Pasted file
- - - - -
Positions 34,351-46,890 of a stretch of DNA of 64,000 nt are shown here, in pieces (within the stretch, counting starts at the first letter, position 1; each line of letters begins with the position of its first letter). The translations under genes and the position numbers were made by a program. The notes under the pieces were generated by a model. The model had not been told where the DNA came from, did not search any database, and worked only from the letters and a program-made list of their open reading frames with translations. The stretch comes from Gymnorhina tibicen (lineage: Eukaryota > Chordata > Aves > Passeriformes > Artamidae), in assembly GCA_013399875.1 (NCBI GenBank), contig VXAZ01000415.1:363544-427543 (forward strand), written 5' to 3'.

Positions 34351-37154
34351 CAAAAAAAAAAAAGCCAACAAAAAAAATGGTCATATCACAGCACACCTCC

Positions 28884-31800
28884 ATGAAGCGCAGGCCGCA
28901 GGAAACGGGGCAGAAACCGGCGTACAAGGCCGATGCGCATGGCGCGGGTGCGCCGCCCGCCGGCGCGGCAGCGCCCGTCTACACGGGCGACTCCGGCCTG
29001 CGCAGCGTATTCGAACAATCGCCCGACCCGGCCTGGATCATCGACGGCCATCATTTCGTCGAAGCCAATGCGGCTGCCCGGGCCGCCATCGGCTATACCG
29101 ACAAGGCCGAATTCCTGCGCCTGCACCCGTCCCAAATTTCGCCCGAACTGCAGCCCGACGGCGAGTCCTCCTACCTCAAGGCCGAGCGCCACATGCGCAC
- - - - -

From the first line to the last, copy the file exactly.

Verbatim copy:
Positions 34,351-46,890 of a stretch of DNA of 64,000 nt are shown here, in pieces (within the stretch, counting starts at the first letter, position 1; each line of letters begins with the position of its first letter). The translations under genes and the position numbers were made by a program. The notes under the pieces were generated by a model. The model had not been told where the DNA came from, did not search any database, and worked only from the letters and a program-made list of their open reading frames with translations. The stretch comes from Gymnorhina tibicen (lineage: Eukaryota > Chordata > Aves > Passeriformes > Artamidae), in assembly GCA_013399875.1 (NCBI GenBank), contig VXAZ01000415.1:363544-427543 (forward strand), written 5' to 3'.

Positions 34351-37154
34351 CAAAAAAAAAAAAGCCAACAAAAAAAATGGTCATATCACAGCACACCTCC

Positions 28884-31800
28884 ATGAAGCGCAGGCCGCA
28901 GGAAACGGGGCAGAAACCGGCGTACAAGGCCGATGCGCATGGCGCGGGTGCGCCGCCCGCCGGCGCGGCAGCGCCCGTCTACACGGGCGACTCCGGCCTG
29001 CGCAGCGTATTCGAACAATCGCCCGACCCGGCCTGGATCATCGACGGCCATCATTTCGTCGAAGCCAATGCGGCTGCCCGGGCCGCCATCGGCTATACCG
29101 ACAAGGCCGAATTCCTGCGCCTGCACCCGTCCCAAATTTCGCCCGAACTGCAGCCCGACGGCGAGTCCTCCTACCTCAAGGCCGAGCGCCACATGCGCAC